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Mozart helps prevent colon cancer? What colonoscopy study says

colonoscopy, colon cancer, stock, 4x3
colonoscopy, colon cancer, stock, 4x3 istockphoto

(CBS) Can classical music prevent colon cancer? Maybe not quite. But a fascinating new study suggests that doctors who listen to Mozart while performing colonoscopy are more likely to find precancerous colon polyps known as adenomas.

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For the study - presented on Monday at the annual scientific meeting of the American College of Gastroenterology in Washington, D.C. - researchers established "baseline" polyp-detection rates for doctors with significant experience performing colonoscopy and then measured their rates when they performed colonoscopy while listening to Mozart pieces and without music.

"Both endoscopists had higher adenoma detection rates listening to music when compared with their baseline rates," lead researcher Dr. Catherine Noelle O'Shea of the University of Texas Health Science Center in Houston, said in a written statement.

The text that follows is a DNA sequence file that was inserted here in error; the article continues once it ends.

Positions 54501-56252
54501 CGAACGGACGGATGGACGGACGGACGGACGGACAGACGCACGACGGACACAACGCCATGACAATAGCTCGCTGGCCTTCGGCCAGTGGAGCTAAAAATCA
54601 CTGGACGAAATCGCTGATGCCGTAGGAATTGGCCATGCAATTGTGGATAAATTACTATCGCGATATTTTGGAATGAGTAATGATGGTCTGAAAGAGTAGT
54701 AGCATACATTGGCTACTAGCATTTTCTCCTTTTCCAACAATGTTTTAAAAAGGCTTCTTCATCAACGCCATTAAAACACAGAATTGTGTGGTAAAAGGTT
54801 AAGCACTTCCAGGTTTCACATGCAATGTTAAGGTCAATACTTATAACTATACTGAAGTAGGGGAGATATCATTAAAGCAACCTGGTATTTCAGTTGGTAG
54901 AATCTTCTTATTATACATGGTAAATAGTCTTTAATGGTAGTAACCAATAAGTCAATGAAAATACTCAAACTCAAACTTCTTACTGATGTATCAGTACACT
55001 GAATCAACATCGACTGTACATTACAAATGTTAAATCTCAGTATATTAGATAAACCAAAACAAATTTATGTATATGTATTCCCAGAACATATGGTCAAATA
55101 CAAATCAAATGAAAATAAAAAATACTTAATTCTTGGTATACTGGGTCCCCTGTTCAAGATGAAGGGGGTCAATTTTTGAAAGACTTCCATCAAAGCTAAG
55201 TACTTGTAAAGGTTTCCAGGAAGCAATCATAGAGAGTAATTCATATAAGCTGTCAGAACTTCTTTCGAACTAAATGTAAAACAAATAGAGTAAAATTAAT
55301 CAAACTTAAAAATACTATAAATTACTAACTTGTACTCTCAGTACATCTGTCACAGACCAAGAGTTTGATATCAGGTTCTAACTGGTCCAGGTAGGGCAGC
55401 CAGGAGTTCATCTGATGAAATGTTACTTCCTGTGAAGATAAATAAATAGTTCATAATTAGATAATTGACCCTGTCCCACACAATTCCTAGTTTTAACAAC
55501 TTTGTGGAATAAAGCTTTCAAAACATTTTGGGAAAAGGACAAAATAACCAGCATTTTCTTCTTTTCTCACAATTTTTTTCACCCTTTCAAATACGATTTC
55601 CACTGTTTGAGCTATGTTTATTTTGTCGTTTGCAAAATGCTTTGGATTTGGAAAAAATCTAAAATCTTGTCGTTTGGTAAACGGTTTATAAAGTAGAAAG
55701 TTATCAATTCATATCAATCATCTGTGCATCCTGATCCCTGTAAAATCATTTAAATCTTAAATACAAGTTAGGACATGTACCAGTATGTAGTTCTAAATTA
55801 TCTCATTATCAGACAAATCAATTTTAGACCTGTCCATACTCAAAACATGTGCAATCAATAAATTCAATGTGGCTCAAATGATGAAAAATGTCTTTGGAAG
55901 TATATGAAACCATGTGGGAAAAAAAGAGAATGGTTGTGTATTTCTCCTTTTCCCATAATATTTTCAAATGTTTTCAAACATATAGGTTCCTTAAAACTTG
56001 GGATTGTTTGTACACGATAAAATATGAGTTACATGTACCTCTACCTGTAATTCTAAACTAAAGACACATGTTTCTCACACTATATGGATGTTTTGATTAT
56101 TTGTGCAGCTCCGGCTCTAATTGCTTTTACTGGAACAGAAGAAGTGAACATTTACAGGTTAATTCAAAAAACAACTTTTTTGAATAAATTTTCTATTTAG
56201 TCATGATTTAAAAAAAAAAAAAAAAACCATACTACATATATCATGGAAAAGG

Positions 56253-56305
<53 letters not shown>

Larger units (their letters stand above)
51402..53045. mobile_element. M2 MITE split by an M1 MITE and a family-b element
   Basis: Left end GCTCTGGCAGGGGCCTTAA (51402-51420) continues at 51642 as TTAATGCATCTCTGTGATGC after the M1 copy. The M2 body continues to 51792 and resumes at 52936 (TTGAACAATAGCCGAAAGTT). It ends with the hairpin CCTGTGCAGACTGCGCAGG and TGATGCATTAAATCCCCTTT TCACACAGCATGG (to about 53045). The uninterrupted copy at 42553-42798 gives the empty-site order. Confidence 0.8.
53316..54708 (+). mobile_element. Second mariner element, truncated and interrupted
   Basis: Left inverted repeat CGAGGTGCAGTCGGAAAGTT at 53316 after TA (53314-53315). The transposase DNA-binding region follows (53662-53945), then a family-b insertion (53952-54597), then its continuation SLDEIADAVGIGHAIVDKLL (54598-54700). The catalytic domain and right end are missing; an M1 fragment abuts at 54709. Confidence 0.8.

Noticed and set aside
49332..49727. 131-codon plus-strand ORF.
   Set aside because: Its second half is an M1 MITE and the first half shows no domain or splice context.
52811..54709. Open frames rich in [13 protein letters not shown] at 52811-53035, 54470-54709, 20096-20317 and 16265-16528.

One of the doctors had a baseline detection rate of 21.5 percent - and a detection rate of 66.7 percent while listening to Mozart and a rate of 30.4 percent without Mozart.

What explains the improvement? O'Shea said listening to Mozart seems to bring a short-term improvement in "spatial temporal reasoning" - another manifestation of the so-called "Mozart effect" that brain scientists have been talking about for years. In any case, she said, there's clear evidence that higher detection rates are linked to a reduction in the incidence of colon cancer.

"Anything we can do get those rates up has the potential to save lives," she said.

There are certainly plenty of lives to be saved. Colon cancer is the second leading cause of cancer death in the U.S., after lung cancer. The American Cancer Society estimates that in 2011 there will be 101,700 new cases of the disease. One in five people develop colon cancer at some point.

Given O'Shea's finding, should patients facing colonoscopy insist that the endoscopist put Amadeus on the playlist? Maybe insisting would be a bit strong, O'Shea said, but asking wouldn't be out of the question.

"It doesn't hurt anyone to listen to Mozart," she said. "If a patient asked me, I would listen in a heartbeat."

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